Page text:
So what may have happened is that Watson came up with some slightly-improved versions of existing treatments; or it made some interesting observations into the mechanisms of cancer that are not in themselves treatments, but were handed on to other researchers who might be able to use them to create new treatments somewhere down the line.
So, Watson did not find a magic bullet, not because they didn't run it for long enough, but because there is no magic bullet and never will be. But it probably made some useful, incremental discoveries nonetheless.
My understanding is that there is no "cure for cancer" because cancer is not a single disease.
Right. Cancer is essentially any instance where cytogenesis (cellular reproduction) outstrips apoptosis (cellular death) - whether that's because the former runs amok or the latter scales down. "Cancer" just means that one of the systems of a multi-cellular organism has gone out of equilibrium. You can't cure cancer as a whole for the same reason you can't "cure" mechanical breakdown, say.
More relevantly, what IBM are training Watson to do is recommend treatment regimes for individual patients, based on best probability of good outcome. It's mechanical evidence-based medicine (EBM).
This is a good use for the technology because one of the great problems with EBM is that clinicians don't have the time to stay on top of research in their field, particularly not with a very active field like oncology. And another problem is that humans make poor Bayesian reasoners, which means they mis-estimate probabilities. A big mechanical probabilistic modeler like Watson can handle both of those, and then present the highest-probability alternatives to the doctor, who can consider individual circumstances and work with the patient to determine a course of treatment. It's an approach that lets the machine do things it's good at, and the doctor do things that people are good at.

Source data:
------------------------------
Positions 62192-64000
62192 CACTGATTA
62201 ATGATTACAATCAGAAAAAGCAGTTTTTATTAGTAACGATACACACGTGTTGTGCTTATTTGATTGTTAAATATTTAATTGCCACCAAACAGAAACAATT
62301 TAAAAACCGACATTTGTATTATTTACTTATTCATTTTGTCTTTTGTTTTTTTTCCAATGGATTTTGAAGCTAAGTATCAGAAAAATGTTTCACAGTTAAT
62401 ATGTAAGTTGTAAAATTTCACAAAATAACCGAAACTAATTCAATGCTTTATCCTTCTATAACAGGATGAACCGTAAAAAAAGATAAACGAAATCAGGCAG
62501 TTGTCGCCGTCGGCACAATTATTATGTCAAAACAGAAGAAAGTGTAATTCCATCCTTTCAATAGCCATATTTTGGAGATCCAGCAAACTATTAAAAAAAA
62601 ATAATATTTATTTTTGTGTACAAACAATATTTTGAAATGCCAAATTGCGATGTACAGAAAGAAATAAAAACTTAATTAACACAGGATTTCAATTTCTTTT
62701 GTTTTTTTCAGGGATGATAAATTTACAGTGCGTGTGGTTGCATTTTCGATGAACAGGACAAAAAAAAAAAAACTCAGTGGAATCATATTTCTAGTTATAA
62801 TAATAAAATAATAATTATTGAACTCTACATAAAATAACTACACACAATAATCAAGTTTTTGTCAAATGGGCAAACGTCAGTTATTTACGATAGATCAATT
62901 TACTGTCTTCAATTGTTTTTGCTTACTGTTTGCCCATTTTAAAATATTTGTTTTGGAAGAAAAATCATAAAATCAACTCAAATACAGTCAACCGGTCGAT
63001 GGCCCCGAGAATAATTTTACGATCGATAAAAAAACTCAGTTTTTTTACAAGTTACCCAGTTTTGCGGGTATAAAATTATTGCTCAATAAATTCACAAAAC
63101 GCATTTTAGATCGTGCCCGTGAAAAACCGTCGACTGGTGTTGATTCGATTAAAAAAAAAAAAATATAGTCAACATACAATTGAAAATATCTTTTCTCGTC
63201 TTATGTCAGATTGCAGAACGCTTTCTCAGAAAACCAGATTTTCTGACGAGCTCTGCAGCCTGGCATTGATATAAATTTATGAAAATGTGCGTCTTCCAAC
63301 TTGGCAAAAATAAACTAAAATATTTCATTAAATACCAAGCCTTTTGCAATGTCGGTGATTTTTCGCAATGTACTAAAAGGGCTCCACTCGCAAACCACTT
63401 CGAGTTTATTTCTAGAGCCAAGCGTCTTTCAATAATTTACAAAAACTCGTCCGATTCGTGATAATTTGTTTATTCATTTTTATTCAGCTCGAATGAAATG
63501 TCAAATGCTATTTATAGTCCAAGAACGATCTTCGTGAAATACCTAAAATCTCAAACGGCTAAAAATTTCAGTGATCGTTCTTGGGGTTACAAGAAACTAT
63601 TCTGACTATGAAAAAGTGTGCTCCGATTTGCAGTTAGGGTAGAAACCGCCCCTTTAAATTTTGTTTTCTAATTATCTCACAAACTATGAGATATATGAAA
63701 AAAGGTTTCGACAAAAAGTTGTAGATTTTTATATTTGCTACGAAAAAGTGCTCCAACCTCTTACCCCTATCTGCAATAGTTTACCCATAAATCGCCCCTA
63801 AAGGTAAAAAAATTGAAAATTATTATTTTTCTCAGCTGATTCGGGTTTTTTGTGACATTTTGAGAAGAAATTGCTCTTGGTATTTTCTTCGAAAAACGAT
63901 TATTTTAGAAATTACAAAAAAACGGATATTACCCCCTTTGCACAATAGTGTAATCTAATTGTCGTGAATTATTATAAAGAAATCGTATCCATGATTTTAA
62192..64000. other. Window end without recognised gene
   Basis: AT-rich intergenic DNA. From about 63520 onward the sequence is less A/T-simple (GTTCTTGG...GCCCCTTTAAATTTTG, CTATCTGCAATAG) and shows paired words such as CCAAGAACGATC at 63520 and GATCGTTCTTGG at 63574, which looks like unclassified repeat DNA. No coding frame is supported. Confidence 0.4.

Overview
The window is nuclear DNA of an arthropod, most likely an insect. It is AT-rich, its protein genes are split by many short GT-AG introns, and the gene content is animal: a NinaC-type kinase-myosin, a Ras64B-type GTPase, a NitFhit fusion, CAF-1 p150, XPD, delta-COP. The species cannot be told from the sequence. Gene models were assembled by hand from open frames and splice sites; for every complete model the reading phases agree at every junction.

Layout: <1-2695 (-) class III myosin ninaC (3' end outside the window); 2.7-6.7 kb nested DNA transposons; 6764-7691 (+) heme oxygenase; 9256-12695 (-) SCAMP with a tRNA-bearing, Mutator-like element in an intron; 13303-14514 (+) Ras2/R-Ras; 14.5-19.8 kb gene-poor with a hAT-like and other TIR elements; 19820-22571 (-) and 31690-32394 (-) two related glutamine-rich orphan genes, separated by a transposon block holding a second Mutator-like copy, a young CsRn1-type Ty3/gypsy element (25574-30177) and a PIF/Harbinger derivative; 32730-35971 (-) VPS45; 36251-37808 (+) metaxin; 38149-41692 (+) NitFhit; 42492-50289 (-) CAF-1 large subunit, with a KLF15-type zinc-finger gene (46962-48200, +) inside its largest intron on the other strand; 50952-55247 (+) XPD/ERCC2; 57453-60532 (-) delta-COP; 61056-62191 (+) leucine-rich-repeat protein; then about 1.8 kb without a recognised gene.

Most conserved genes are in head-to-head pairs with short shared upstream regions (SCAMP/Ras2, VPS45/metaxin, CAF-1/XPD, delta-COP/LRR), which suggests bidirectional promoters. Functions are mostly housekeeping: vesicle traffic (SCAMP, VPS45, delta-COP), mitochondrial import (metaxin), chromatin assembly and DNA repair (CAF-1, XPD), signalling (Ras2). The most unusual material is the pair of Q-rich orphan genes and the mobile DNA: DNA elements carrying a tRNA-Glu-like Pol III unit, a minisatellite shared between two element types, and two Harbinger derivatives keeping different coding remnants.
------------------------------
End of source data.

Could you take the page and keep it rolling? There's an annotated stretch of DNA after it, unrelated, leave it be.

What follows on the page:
(It's also worth noting, as an aside, that medical research and data are more amenable to this kind of processing than many corpora. The former tends to use technical terms which are less ambiguous than general prose, and citations can be used to track influence, redundancy, etc. The latter is more and more coded for unambiguous machine processing. And there's been a lot of research in this area, so we know a lot about mechanical processing of medical information.)
Please can we stop with the "people in the 1400s thought that the earth was flat" trope? You'd have been hard-pressed to find an educated person back then who wouldn't laugh at you for suggesting a flat-Earth model.
And if you were asking uneducated peasants for help in generating your dataset, then you deserved to encounter the difficulties of updating your anachronistic thinking machine.
By example, if Watson had been fed a full dataset from the 1400s that stated unequivocally the world was flat, it would take it some time to adjust to new data coming in that stated the world was round, but adjust it would. This is fundamentally different to how current computers work and is a laudable, fascinating bit of technology.
What the every-lovin' fuck are you going on about here?
Watson is an application running on a bunch of conventional computers. You can put much of it together yourself and run it on any bog-standard Windows, Mac, or *ix machine, if you like: Hadoop, UIMA, etc are all there ripe for the picking. DeepQA itself might not be, but there are any number of ML algorithms you can run under UIMA - HMM, MEMM, SVG, "deep learning" ANNs, etc.
And - try to stay with me here - all machine-learning systems are capable of revising their models based on new data. That's what the "learning" part of "machine learning" means.